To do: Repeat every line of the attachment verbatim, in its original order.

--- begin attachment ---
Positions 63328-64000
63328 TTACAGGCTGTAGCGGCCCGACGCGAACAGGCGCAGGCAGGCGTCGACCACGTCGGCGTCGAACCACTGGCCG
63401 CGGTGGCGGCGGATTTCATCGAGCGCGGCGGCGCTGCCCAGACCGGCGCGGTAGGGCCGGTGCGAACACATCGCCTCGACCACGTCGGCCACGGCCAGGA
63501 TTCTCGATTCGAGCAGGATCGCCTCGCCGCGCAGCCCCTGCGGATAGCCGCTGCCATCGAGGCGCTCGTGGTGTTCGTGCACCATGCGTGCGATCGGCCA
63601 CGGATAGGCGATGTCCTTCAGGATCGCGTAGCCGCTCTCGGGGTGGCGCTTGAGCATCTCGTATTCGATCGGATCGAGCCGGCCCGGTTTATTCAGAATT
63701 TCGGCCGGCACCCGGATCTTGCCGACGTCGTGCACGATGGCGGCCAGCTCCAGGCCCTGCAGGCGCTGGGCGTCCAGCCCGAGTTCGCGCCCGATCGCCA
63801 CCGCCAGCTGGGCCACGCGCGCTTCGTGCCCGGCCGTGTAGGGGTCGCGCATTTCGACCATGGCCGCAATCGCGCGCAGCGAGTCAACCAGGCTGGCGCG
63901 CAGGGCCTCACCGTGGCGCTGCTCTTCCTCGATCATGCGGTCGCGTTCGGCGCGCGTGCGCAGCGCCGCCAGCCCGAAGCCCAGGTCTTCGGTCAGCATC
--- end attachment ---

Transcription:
Positions 63328-64000
63328 TTACAGGCTGTAGCGGCCCGACGCGAACAGGCGCAGGCAGGCGTCGACCACGTCGGCGTCGAACCACTGGCCG
63401 CGGTGGCGGCGGATTTCATCGAGCGCGGCGGCGCTGCCCAGACCGGCGCGGTAGGGCCGGTGCGAACACATCGCCTCGACCACGTCGGCCACGGCCAGGA
63501 TTCTCGATTCGAGCAGGATCGCCTCGCCGCGCAGCCCCTGCGGATAGCCGCTGCCATCGAGGCGCTCGTGGTGTTCGTGCACCATGCGTGCGATCGGCCA
63601 CGGATAGGCGATGTCCTTCAGGATCGCGTAGCCGCTCTCGGGGTGGCGCTTGAGCATCTCGTATTCGATCGGATCGAGCCGGCCCGGTTTATTCAGAATT
63701 TCGGCCGGCACCCGGATCTTGCCGACGTCGTGCACGATGGCGGCCAGCTCCAGGCCCTGCAGGCGCTGGGCGTCCAGCCCGAGTTCGCGCCCGATCGCCA
63801 CCGCCAGCTGGGCCACGCGCGCTTCGTGCCCGGCCGTGTAGGGGTCGCGCATTTCGACCATGGCCGCAATCGCGCGCAGCGAGTCAACCAGGCTGGCGCG
63901 CAGGGCCTCACCGTGGCGCTGCTCTTCCTCGATCATGCGGTCGCGTTCGGCGCGCGTGCGCAGCGCCGCCAGCCCGAAGCCCAGGTCTTCGGTCAGCATC